More on Exxon Shipping v. Baker

By June 25, 2008Briefly Legal

The NAM issued a news release noting the importance of the Supreme Court’s ruling in encouraging more balance and less capriciousness in punitive damage awards. Key passage:

The ruling was decided on the basis of maritime common law, not constitutional principles, and so is limited in scope, said Quentin Riegel, the NAM’s Vice President for Litigation and Deputy General Counsel. At the same time, the Justices clearly found the original punitive damage award excessive and arbitrary.

“The Court’s ruling continues its recent, important trend of clarifying the limits on punitive damages,” Riegel said. “The formula they chose was based on reasonableness in a case with ‘no earmarks of exceptional blameworthiness.’ By settling on a one-to-one standard – punitives equal to compensatory damages – they provided a standard that other courts can turn to.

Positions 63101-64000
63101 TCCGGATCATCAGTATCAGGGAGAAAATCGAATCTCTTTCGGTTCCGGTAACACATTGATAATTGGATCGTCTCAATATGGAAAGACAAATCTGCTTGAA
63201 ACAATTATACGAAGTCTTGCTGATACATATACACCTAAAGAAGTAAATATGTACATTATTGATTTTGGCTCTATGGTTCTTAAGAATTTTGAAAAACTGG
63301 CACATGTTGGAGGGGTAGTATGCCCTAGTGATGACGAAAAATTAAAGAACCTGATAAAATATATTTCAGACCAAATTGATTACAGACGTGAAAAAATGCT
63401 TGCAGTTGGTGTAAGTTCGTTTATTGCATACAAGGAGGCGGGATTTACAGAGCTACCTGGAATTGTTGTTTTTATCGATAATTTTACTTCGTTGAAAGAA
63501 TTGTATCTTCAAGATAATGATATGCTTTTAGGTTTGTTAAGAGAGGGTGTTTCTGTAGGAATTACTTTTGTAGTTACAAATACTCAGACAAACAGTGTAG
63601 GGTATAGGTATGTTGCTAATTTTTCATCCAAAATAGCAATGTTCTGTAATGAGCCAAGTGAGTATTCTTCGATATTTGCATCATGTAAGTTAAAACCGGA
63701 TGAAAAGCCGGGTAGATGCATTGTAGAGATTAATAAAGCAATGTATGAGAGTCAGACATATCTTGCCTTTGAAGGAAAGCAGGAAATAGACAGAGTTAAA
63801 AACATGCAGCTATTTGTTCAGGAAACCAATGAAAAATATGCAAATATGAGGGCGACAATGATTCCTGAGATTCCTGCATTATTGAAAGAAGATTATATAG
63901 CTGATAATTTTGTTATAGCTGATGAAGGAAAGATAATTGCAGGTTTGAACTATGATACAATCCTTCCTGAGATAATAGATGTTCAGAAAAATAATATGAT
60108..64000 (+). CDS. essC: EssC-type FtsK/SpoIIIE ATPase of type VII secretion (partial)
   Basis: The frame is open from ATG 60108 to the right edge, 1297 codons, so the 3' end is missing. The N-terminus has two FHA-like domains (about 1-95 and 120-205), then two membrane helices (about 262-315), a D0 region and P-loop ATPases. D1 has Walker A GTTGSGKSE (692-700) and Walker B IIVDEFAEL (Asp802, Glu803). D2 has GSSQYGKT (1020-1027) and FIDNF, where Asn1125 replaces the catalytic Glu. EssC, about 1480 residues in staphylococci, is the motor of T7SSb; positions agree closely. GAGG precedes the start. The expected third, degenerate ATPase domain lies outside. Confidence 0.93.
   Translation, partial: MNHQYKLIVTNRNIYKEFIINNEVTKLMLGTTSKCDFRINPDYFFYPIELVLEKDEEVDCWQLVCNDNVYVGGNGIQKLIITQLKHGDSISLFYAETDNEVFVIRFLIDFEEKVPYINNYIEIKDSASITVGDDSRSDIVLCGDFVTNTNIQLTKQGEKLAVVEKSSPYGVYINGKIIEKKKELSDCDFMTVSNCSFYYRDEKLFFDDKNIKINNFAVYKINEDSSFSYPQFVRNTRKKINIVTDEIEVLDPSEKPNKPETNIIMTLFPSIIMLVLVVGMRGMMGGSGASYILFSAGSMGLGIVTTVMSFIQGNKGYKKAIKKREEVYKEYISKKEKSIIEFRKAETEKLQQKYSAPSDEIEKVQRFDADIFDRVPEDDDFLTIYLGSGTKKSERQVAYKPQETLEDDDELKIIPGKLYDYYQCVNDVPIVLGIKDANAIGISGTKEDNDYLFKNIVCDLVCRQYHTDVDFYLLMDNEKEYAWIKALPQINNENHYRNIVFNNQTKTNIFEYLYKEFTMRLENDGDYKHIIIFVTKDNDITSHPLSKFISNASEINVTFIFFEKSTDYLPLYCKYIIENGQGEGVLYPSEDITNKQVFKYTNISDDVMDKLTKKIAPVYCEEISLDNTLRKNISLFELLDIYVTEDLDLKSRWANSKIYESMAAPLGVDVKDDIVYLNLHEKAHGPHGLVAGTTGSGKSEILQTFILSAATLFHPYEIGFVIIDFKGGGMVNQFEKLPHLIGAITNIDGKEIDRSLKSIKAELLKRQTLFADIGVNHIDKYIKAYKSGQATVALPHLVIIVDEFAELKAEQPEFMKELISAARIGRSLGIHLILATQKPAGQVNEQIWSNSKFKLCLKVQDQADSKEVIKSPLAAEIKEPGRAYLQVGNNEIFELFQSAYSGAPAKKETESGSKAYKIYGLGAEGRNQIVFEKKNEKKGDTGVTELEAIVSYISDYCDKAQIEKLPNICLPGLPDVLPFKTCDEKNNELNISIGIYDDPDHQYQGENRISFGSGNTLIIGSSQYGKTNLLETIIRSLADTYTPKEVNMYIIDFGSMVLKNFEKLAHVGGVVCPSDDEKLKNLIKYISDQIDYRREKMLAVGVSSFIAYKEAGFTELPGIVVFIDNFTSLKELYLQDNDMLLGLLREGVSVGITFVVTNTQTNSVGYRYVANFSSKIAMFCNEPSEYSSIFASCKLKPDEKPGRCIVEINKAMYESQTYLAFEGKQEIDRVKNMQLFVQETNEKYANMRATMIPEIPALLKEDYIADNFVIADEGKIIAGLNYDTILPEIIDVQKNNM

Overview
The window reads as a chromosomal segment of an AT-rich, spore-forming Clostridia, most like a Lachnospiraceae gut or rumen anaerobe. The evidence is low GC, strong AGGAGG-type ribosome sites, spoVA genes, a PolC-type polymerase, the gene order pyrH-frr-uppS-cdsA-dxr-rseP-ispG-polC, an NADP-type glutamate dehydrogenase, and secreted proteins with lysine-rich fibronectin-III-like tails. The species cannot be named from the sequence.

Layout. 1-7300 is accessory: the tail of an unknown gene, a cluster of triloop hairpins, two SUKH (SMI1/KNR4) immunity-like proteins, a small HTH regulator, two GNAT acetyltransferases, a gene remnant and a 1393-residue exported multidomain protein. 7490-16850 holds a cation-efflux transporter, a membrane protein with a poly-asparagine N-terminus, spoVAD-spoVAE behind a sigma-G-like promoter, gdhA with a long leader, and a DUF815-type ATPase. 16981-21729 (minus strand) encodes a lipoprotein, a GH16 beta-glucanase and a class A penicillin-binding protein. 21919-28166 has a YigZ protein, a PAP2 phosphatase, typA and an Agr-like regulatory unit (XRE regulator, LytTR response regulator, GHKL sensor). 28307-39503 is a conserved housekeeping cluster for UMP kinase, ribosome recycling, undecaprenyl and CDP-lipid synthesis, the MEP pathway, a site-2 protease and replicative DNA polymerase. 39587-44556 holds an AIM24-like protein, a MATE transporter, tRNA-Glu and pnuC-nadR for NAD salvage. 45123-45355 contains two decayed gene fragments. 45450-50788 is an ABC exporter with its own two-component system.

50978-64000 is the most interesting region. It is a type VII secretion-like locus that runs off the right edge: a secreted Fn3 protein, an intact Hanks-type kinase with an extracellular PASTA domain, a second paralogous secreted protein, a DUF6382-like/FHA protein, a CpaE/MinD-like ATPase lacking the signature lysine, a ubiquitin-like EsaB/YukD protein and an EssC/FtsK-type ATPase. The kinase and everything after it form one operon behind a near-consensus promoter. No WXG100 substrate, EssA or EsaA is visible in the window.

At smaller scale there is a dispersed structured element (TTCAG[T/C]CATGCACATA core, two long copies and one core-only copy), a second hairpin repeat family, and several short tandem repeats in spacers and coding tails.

“Future defendants can point to that standard as a means of eliminating the ‘stark unpredictability’ of punitive damages the Court was so concerned about,” Riegel said.

James Copland of the Manhattan Institute digs into similar issues with his analysis posted at Point of, here and here.

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